As far as I know, Neil’s tool isn’t open-source (like Open Spending is) so someone in another country couldn’t adapt it for their own budget. Perhaps that’s part of Visual Budget’s business plan, but the tool's still really useful because Neil can presumably load new data into the system as it becomes available.

Of course, this approach doesn’t just apply for budget visuals. Have you ever used Google maps to plot a route using public transit? It works because many governments publish transit data in the GTFS data format - a standard data format that Google and other map providers can suck in and start building services on top of. We need this stuff for every flavour of public open data.

Lesson: Do not re-invent the wheel! If you must invent a wheel, make it re-usable. Re-usable data visualizations let you focus on the story you’re trying to tell. Opening up the source code for visualisations is even better!


5) Simplicity has impact

Peter Crnokrak’s piece “Everyone Ever In The World” blew me away. He took just two numbers: everyone that’s ever lived on the planet: 77.6 billion and everyone who’s ever been killed in wars, massacres or genocides—969 million—and produced this sombre and unsettling graphic. It shows the 1.25% of people ever killed as a void surrounded by the names of the wars, massacres and genocides in which they are recorded to have died.

Three things struck me about Peter’s piece:

  • It was slow, careful work collecting the data. He spent 3 months going through recorded history counting deaths to find just one number.
  • The medium was just as important at conveying meaning: a dark vinyl material laser etched (and in other editions, thick laser-etched paper that showed burn marks around the lettering)  
  • The piece was a great conversation starter - it just draws you into the subject and before you know you’re asking “is that really 1.25%? - my intuition must be way off” (yes) or “how exactly did you calculate how many people have ever lived?” (exponential regression and a bit of census / birth rate data)

Lesson: Simplicity can convey volumes when it’s backed up with thought, style and strong production values - it can be a great conversation starter. PS. The numbers above are Peter's estimates and not the World Bank's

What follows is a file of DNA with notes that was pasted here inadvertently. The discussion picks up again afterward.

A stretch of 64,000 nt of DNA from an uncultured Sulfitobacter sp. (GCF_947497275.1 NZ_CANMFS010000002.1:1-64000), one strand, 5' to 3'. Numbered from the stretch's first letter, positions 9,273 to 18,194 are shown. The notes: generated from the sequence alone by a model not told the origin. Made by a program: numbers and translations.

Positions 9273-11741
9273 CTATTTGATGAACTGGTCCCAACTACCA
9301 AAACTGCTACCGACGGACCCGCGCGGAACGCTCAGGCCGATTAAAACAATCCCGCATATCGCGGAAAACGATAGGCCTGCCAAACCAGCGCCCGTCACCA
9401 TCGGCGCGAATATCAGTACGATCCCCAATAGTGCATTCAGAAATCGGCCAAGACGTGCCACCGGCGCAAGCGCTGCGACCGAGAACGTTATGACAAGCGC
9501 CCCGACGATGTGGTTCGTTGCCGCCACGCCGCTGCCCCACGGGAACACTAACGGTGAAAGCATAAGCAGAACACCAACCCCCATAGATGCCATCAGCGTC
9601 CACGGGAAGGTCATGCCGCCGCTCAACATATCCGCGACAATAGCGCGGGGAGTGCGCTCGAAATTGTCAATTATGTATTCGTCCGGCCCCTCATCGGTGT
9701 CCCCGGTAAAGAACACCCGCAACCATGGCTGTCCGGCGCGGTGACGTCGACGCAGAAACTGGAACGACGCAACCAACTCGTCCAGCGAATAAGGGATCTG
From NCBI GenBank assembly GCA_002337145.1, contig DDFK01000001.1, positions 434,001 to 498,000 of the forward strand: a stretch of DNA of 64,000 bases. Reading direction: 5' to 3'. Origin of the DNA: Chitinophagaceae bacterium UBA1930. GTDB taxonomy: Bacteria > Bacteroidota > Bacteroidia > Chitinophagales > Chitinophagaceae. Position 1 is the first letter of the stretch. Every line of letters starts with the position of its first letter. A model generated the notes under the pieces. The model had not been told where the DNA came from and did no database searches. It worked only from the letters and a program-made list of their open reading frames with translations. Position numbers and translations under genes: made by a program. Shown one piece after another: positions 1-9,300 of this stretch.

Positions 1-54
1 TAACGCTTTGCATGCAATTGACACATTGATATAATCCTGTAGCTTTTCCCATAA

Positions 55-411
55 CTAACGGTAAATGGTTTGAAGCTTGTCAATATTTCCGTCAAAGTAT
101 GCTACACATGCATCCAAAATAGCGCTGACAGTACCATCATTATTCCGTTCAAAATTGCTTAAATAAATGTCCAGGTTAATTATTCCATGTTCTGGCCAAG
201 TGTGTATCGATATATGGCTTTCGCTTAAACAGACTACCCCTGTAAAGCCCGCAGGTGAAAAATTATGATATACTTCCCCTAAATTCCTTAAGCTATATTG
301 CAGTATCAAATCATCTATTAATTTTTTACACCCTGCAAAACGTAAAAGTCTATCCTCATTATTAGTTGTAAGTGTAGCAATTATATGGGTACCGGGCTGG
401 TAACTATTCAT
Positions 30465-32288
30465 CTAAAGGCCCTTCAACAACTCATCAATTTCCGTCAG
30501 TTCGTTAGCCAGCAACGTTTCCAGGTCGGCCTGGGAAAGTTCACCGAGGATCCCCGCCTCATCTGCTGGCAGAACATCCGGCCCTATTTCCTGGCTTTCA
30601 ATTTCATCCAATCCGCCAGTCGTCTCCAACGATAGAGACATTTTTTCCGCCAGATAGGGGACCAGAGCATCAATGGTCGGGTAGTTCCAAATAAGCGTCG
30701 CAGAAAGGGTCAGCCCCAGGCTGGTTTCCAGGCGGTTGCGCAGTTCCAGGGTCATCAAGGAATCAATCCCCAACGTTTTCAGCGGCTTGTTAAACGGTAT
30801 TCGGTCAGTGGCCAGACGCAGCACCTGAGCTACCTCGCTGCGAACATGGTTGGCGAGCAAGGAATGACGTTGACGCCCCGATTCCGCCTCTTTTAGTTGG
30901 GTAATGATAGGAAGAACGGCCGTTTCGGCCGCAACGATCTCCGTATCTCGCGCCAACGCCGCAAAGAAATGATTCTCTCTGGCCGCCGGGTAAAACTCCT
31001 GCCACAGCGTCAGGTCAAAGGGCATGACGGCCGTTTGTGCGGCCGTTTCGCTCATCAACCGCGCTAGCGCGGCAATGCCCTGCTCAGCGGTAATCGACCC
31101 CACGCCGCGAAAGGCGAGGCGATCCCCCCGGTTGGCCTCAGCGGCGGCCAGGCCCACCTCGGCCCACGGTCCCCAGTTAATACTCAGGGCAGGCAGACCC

6) Complexity has impact

Cedric Kiefer of Onformative - a “studio for generative design” sent shivers down my spine showing the making ofunnamed soundsculpture” If you’ve got 6 minutes, go and watch the videos.

His team 3D-captured Laura Keil dancing to a piece of abstract electronic music using  Microsoft Kinect cameras and a bunch of custom software. Laura’s dancing is beautiful, and when the captured data is brought into an animation system and Onformative’s visualisation geeks have their way with it, the result is mesmerizing.


I found Maral Pourkazemi’s infographics about Internet Censorship in Iran  captivating for similar reasons. The data from her research could have been communicated with tables, charts and a few simple diagrams but her beautiful illustrations draw on traditions of geometric design in Islamic art to add depth to the data and for me, offered a connection to the people these data are talking about.

Lesson: Used well, complexity conveys volumes. An emotional response or an invitation to explore are also great conversation starters. Remember, there are always two stories: your story and the story of how you made your story.

7) Expose the data behind every story (licensing!)


Simon Rogers, editor of the the Guardian’s Datablog ended the conference with a call to “expose the data behind every story” - and for me, this doesn’t just apply to news organisations. If you’re publishing something built on data, there’s almost no reason for not making the same data available for others to easily interrogate and re-use.  

Katy Harris of Fathom Design reminded me why it’s so important for international organizations like the World Bank to do just this. She’d initially build this interactive presentation of the MDGs and Child Mortality for the Guardian but then showed us this prototype visualization of the Millenium Development Goals she’s been working on based on data the World Bank and UN produce:


Katy, without ever meeting him, took data that Johan has worked on and produced this great visual that quickly shows progress on the MDGs - it’s one of the best I’ve seen. Now that we’ve all met,  I look forward to continuing the conversation with Katy and seeing what happens when development data and visualization geeks meet.

Finally, my favorite line from the event was from Tom MacWright of Mapbox  -  “As a day job, I make stuff for people to steal and use without attribution - it’s weirdly rewarding.”

While the World Bank’s open data terms of use ask for attribution, Tom’s sentiment and the goal of open licensing are the same: make it easy for others to take your stuff and do awesome things.

Were you at Visualized? What did you think?


Tariq Khokhar

Global Data Editor & Senior Data Scientist